Ok, maybe I got confused here; I know that gravity in the einsteinian model is a property of space, but that property is only observed when there are two masses present in that space, and the force can then be seen acting. Either way, gravity doesn’t occur without there being a mass to observe.

Energy and momentum are the source for the gravitational field, not mass. In principle, you could make a black hole out of nothing but photons.

No, the Einsteinian model relates stress-energy (of which mass, energy, stress, momentum, angular momentum from any source are parts) to the curvature of the space-time manifold. There are plenty of “toy universes” worked out with only a single body, no “bodies” (say, an isotropically distributed gas throughout space), and even no stress-energy at all.

Would you prefer if I had said “any experimental setup forseeable with a level of technology we might hope to attain in several centuries”? The smallest masses from which we have detected a gravitational field in the laboratory are of order ten kilograms or so. In terms of energy, that’s orders of magnitude greater than any nuclear weapon ever designed, much less built, so I would imagine that experimenters would be very reluctant to put that much electromagnetic energy together in one place. And then, of course, there are limits on how strong you can make your electric field before you start polarizing the vacuum, so you electromagnetic “mass” is going to need to be much larger than the chunks of metal used in current gravitational experiments. And that, in turn, means that the gravitational field is going to be weaker (since you’re further from the center of mass), so you’re going to need more energy yet.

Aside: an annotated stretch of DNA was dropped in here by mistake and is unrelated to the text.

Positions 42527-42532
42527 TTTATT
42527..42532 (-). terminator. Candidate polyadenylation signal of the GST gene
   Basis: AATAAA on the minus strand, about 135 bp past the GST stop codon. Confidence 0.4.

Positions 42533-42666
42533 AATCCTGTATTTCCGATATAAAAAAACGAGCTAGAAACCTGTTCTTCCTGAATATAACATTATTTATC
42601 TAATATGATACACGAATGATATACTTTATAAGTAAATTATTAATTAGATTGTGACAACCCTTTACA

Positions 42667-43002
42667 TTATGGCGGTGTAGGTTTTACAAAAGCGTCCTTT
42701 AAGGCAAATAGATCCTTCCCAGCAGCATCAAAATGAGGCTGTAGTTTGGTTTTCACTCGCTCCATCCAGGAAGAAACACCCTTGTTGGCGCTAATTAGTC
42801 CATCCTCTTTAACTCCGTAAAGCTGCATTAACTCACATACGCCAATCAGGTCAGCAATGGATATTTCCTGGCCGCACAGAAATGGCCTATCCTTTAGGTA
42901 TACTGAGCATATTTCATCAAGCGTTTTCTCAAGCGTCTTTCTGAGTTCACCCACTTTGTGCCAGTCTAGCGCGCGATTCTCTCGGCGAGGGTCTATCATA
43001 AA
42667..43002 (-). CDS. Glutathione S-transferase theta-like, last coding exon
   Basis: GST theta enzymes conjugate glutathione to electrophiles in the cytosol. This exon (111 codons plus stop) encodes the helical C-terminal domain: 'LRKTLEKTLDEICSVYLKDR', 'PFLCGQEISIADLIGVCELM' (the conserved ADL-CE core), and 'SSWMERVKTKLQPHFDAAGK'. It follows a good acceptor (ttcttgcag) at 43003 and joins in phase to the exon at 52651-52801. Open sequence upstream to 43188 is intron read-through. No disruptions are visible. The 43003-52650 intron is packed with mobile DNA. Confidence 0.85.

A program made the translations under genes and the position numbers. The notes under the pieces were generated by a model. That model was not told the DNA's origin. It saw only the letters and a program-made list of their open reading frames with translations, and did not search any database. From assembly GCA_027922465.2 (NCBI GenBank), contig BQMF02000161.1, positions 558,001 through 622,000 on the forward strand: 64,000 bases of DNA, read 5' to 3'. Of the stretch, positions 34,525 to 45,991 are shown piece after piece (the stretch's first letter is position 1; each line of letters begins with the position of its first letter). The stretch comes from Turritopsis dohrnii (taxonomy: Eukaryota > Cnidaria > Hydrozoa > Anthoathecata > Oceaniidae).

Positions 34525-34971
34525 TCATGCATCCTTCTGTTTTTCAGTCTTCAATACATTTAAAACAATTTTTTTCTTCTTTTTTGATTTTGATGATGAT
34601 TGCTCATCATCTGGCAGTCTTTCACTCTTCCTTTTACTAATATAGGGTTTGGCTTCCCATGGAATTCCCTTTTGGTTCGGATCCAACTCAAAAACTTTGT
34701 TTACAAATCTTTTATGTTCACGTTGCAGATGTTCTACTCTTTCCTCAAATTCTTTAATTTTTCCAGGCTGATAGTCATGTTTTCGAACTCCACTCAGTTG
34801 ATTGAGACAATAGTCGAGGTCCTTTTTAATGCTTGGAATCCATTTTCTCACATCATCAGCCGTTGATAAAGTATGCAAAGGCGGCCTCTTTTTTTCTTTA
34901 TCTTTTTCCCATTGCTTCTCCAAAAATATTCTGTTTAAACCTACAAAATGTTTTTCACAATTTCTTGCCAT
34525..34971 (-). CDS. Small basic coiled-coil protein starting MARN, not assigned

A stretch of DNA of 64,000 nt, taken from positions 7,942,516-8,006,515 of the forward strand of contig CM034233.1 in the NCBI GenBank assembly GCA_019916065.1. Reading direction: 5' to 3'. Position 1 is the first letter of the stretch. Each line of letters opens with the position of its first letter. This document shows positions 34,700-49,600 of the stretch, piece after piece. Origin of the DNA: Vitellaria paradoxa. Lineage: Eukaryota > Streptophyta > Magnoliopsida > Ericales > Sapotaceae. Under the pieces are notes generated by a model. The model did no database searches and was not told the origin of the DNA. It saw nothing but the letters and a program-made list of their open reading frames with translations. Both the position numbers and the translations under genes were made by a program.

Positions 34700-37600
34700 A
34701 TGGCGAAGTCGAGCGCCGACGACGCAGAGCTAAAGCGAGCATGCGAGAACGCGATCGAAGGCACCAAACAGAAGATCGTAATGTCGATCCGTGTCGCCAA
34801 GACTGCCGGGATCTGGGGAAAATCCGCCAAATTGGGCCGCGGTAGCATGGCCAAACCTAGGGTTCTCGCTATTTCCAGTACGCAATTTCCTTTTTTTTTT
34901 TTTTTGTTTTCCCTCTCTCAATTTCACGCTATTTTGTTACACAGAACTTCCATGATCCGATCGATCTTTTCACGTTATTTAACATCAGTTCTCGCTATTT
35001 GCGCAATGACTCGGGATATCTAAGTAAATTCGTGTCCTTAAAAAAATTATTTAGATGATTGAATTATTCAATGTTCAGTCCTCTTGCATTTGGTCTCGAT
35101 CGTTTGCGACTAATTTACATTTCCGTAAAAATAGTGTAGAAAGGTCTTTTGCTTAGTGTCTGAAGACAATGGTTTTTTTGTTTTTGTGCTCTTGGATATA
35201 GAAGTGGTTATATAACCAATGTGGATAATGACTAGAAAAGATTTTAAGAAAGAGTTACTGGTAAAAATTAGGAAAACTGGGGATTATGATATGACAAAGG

And you can’t actually observe gravity without a test mass, but that test mass can be arbitrarily small, so it doesn’t significantly affect the gravitational field, and it could be completely electrically neutral, so as to not feel any electromagnetic effects. In principle, you could model a universe containing nothing but an electromagnetic field and a single neutrino (particle with very small mass and apparently no electromagnetic moment whatsoever), and that neutrino’s path would be affected by the gravity of the EM field.

Not really.

a) you’re making assumptions about future technology, which may turn out to be correct, or may turn out to resemble those pre-Wright brothers statements about powered flight being impossible.

b) you’re precluding the possibility of measurements made outside the lab, e.g. of astronomical phenomena, say along the lines of the “speed of gravity” experiment last year.

The word “forseeable” took care of that nicely.

Yes, except we’re talking about measuring the strength of the gravitational effect of an energy field. This is going to be vanishingly small compared to gravitational mass in the vicinity of the energy source we’re looking at. I don’t see how we can tease such a relatively small effect out of the noise floor outside of a laboratory setting, but if you can suggest a method, I’m all ears.

Well, no, it didn’t. I even gave an example of well qualified, knowledgeable people not being able to correctly forsee things which, as it turned out, were just around the corner.

This isn’t about what you or I can think of. It’s about the denial without proof that the effect is measurable.

Just because those technological advancements occurred does not mean that they were foreseeable, and in fact, they weren’t foreseen. And any such effect in a natural setting (say, cosmological observations dating from the radiation-dominated stage of the Universe) would be an observation, not an experiment.

Regardless, I think that we can all agree that the technology needed for such an experiment is far beyond anything we have currently.